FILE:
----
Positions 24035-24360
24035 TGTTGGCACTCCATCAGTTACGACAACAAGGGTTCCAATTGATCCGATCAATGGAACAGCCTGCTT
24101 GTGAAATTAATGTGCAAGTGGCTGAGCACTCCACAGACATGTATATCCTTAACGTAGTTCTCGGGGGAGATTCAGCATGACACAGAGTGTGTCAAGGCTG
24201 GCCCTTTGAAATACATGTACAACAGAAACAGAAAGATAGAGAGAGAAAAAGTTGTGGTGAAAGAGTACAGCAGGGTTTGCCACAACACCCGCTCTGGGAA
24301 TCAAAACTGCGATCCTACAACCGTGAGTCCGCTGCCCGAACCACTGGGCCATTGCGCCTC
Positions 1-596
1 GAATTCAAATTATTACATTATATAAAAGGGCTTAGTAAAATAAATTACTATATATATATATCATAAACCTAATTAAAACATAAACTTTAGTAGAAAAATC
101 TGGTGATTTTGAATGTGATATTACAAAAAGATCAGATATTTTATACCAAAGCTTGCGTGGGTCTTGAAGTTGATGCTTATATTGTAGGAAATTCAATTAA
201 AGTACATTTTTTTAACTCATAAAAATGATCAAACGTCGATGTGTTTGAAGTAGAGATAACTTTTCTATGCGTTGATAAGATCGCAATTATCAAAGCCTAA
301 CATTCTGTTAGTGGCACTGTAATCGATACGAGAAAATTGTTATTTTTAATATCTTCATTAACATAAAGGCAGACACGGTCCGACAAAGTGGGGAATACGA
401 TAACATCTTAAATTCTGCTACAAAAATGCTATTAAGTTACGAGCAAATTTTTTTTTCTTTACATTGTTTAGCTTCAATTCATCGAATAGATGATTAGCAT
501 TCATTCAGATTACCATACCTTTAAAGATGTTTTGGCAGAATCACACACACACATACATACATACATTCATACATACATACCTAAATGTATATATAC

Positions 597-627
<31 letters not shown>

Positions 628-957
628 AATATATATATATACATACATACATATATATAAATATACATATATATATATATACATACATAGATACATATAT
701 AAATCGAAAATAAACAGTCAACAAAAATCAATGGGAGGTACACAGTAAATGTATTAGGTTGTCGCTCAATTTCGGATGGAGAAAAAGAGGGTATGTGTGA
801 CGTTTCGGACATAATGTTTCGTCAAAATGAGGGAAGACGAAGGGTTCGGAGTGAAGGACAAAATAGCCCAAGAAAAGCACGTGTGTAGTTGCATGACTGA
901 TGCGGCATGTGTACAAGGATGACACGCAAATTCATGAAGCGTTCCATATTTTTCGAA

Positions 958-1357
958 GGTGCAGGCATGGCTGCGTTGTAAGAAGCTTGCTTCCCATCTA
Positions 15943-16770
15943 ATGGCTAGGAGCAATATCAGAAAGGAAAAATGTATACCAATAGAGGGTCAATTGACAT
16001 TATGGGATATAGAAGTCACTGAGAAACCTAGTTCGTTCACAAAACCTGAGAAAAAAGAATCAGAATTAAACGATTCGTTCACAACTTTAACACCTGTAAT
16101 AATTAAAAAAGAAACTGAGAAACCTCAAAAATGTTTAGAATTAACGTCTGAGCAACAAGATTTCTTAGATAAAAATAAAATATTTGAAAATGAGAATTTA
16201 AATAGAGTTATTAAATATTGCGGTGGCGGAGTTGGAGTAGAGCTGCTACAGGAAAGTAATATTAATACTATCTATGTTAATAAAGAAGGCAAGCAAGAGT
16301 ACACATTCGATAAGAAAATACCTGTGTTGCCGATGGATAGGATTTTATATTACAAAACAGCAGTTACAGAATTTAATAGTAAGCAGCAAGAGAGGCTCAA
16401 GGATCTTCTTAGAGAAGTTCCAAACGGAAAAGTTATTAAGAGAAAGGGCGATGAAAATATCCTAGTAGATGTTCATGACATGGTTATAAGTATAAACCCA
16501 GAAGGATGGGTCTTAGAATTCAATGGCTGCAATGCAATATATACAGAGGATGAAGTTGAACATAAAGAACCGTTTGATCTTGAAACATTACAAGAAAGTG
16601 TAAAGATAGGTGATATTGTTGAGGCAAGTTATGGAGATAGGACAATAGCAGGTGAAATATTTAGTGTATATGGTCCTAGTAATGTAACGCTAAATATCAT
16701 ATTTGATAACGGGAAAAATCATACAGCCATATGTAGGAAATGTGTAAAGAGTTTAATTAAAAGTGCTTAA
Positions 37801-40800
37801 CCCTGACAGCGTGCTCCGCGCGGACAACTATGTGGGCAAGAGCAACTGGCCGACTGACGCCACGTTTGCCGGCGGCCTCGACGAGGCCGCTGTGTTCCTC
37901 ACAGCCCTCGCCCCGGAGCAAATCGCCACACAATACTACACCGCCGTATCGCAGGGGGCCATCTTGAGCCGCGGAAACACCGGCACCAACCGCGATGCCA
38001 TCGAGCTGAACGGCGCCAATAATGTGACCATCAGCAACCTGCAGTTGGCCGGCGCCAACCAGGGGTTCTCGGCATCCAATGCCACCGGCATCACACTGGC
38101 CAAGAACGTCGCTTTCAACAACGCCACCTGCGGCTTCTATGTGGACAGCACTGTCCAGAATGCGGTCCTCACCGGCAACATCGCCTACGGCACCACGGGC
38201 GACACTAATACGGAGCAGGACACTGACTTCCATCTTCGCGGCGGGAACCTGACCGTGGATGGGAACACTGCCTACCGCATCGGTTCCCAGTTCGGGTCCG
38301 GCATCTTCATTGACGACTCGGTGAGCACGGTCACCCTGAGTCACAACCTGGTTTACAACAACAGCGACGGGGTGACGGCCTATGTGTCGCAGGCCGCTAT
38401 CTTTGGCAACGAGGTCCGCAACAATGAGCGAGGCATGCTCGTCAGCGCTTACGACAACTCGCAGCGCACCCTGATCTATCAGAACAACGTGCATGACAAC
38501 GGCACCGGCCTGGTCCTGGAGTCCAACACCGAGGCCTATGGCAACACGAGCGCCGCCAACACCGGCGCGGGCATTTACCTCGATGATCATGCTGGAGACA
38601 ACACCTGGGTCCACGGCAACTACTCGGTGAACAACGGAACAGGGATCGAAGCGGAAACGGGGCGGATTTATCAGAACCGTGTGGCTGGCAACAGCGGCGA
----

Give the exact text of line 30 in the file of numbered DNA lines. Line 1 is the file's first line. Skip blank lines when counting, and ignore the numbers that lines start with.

16601 TAAAGATAGGTGATATTGTTGAGGCAAGTTATGGAGATAGGACAATAGCAGGTGAAATATTTAGTGTATATGGTCCTAGTAATGTAACGCTAAATATCAT